Regardless who wins the tilt between Denver and Seattle, this year’s Super Bowl is sure to be the greenest one yet.
All the waste oil generated from food production on Feb. 2 at MetLife Stadium in East Rutherford, NJ will be converted into biodiesel fuel and all food scraps will be composted, according to the New York/New Jersey Super Bowl Host Committee.
The NFL and staff at the 80,000-plus-seat stadium pledge to recycle plastic, glass, aluminum and paper during and after the nation’s biggest sporting event. Styrofoam containers won’t be used, and all food will be made with Energy Star equipment.
That’s a lot of food—MetLife has more than 200 restaurants and serves up to 100,000 people in a day when there’s not Super Bowl traffic. The Green Restaurant Association made MetLife the first Certified Green Restaurant (GRA) stadium.
Though the GRA gave MetLife just two out of a possible four stars on its certification, the stadium is now the largest food service operation with that distinction. The stadium had to pass 61 measures to earn the achievement.
“Earning this certification, coupled with becoming ISO 14001 certified means that we can proudly say we are serving up the Greenest Super Bowl ever.”
The Alliance to Save Energy also declared MetLife Stadium the most energy efficient facility in the 32-team NFL.
“MetLife Stadium, home to both the New York Giants and the New York Jets, was built in 2010 with an eye on becoming a green stadium,”ASE’s Michael Timberlake wrote. As a first step, the MetLife Stadium Co. signed a Memorandum of Understanding with the Environmental Protection Agency, pledging to become an environmental steward and implement carbon footprint reducing initiatives.”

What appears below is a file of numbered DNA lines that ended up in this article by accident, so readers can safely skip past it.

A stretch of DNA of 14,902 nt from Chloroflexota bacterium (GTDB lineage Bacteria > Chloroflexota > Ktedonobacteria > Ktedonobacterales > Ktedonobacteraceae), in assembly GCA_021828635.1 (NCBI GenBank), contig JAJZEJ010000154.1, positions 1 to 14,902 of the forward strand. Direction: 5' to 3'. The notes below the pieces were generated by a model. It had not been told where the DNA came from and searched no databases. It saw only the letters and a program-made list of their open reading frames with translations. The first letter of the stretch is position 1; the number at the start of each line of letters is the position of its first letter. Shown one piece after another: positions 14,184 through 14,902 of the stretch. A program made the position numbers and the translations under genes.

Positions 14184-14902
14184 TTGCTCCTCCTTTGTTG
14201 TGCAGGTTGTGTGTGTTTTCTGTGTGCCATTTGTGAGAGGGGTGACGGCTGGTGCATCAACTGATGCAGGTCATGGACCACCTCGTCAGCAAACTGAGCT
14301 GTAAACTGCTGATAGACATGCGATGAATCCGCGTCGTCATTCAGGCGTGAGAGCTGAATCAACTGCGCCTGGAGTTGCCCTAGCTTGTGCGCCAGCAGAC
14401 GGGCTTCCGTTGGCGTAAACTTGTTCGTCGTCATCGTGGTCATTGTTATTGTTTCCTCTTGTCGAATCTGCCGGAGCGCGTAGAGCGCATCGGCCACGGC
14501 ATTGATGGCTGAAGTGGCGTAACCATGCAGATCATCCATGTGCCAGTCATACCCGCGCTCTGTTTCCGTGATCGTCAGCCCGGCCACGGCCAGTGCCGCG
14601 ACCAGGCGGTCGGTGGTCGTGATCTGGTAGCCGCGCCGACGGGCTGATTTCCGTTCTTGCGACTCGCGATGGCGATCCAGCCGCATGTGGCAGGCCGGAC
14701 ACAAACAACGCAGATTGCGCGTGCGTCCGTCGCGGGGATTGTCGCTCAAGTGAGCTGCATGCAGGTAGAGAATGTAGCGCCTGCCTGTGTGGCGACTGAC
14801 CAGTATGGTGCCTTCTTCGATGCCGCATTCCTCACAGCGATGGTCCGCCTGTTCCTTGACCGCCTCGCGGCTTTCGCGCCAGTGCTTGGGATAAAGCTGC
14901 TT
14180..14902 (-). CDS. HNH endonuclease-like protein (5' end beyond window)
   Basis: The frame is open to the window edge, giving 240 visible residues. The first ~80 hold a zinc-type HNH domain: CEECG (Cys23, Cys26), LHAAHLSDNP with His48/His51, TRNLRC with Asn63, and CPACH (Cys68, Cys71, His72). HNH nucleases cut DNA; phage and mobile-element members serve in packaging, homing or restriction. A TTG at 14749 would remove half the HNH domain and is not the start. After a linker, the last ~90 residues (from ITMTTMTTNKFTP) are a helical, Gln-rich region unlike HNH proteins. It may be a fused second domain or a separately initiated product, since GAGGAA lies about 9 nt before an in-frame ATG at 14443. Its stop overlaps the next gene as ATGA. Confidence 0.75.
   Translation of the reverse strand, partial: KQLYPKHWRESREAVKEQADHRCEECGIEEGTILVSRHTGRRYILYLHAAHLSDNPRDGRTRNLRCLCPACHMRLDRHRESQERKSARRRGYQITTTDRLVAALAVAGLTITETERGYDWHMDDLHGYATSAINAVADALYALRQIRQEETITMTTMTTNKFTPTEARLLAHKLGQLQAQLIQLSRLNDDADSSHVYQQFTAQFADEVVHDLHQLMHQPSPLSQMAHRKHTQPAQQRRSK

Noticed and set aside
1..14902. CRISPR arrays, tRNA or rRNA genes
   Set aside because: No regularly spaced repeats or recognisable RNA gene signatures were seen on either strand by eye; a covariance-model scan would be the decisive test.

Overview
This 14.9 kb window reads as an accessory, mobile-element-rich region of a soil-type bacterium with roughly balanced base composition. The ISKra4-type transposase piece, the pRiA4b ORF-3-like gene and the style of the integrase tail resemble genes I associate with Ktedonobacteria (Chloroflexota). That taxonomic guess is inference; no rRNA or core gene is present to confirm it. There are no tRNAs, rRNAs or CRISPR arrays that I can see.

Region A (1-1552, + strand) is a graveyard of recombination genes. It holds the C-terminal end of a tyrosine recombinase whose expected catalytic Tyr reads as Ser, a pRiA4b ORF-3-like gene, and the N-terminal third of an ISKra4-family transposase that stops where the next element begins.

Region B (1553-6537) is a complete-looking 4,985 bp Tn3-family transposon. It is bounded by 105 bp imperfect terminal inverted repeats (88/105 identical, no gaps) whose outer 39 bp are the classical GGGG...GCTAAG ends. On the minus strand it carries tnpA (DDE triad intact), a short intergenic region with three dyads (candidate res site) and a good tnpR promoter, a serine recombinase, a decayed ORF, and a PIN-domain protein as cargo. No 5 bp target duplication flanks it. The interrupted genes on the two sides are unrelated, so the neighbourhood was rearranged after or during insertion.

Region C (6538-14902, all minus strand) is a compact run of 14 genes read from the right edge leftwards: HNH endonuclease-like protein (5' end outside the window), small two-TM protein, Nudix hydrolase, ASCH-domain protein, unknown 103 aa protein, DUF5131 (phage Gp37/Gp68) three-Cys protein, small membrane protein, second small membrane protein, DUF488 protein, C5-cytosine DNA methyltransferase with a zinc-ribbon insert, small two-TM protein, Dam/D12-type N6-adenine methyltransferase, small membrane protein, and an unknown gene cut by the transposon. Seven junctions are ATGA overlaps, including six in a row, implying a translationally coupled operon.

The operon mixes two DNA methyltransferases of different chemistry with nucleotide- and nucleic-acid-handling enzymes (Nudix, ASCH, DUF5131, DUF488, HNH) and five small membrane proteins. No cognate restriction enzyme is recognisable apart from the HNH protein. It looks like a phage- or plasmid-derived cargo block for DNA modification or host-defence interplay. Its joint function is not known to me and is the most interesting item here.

In December, Public Service Electric & Gas (PSE&G), New Jersey’s largest utility, announced that it would purchase and retire one renewable energy certificate for every megawatt hour of electricity used at Super Bowl-related gatherings, hotels and more, according to NJ.com. In New Jersey, solar certificates trade for about $145, while wind certificates trades for about $14.
The utility projects purchasing 240 solar energy certificates, which is roughly the same as the four-week output of PSE&G’s Kearny solar farm near MetLife Stadium, PSEG spokeswoman Kristine Lloyd said. About 5,700 wind energy certificates will be purchased from Community Energy, sourced from the Jersey-Atlantic Wind Farm in Atlantic City, NJ.
New Jersey ratepayer advocate Stefanie Brand expects PSE&G to credit revenue from the sale of the certificates back to ratepayers, like any other purchaser.
“Working with the NFL, we can help set the example that even an event that uses as much energy as the Super Bowl can significantly reduce its impact on the environment,” PSE&G President Ralph LaRossa said.
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